The year 2018 marks the 100th anniversary of the Czech and Slovak statehood, and the 25th anniversary of the independent existence of the two countries. The Czech Centre Brussels has decided to celebrate the century in style.
From 9th to 11th November in the wonderful premises of Halles Saint-Gery, Brussels, a three-day show presents the best of Czech and Slovak contemporary fashion design. The market presents for sale items of 14 designers who will be available for a chat on their brand. The event aims to give space for networking between the Czech, Slovak and Belgian scene. But of course, the doors are open for everyone who is curious about the contemporary fashion trends.
This treat for fashion lovers will offer three up-cycling workshops with designers on Saturday 10th November, at 15:00, and the Fashion market will be open from 12:00 – 20:00.
“The Czech fashion scene is abundant in new ideas and superb craftsmanship – from bold new stories in Prague’s Baroque palaces and renovated warehouse to Brno’s entertaining mix of traditional textile techniques with punk attitude,” says Tamara Katuscak, Ambassador of the Czech Republic to the Kingdom of Belgium.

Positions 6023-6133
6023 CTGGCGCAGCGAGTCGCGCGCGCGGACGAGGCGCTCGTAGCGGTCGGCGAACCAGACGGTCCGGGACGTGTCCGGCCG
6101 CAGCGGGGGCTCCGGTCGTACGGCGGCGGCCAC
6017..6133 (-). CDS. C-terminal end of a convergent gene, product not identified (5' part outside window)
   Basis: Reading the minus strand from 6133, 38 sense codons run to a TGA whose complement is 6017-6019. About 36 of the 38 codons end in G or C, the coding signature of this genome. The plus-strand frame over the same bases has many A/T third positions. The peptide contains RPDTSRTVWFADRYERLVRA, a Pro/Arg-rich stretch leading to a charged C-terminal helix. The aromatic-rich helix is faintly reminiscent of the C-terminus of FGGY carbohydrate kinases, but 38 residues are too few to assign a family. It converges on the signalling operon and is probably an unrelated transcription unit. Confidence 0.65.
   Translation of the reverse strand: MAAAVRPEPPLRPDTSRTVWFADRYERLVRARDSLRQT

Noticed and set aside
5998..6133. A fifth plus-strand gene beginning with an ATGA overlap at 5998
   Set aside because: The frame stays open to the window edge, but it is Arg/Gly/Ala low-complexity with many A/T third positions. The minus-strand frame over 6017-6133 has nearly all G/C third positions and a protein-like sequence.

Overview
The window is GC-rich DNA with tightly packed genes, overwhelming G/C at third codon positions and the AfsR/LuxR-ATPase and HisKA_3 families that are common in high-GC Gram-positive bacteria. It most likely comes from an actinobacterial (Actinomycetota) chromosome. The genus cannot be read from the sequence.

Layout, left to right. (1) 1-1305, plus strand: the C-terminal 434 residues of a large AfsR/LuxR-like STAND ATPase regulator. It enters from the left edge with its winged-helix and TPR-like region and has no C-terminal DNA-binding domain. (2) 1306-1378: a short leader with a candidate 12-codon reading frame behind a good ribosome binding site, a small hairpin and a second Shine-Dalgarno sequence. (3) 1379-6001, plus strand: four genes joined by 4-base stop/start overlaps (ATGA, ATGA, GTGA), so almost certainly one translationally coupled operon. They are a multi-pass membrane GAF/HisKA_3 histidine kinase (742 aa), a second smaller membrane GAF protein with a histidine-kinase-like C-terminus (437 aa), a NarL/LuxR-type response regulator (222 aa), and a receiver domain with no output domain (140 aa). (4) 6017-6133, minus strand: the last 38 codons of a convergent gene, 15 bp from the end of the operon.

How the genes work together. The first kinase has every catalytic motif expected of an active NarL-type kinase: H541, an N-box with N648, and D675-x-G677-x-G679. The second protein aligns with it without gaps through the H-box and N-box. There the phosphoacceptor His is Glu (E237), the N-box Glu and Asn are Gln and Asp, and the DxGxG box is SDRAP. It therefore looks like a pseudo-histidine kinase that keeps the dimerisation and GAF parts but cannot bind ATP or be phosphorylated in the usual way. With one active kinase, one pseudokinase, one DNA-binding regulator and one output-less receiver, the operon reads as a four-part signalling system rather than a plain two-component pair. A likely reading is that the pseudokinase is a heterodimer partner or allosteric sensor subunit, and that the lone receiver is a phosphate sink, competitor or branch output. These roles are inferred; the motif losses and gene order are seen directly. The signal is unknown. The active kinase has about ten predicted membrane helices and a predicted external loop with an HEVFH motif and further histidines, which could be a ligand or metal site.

The curator of Czech and Slovak Fashion Festival 2018, Darina Zavadilova, emphasises the importance of developing a scene which has such a wide range of style – from unique traditional motifs to female empowerment and minimalism. ”The scene is particularly indebted to the current European trend of returning to national values and local traditions, combined with an ethical and environmentally friendly approach to production.”
Most importantly the products have been manufactured in Prague and Brno from start to end by young designers who have become widely recognised with their own brands not long after their graduation.
“They all represent values central to the contemporary Czech and Slovak fashion scenes and rooted in our shared history and traditions: highly skilled manufacturing, traditional techniques, textile design and folk motifs, combined with playfulness, a little provocation, recycling approaches, urban culture and minimalist aesthetics.”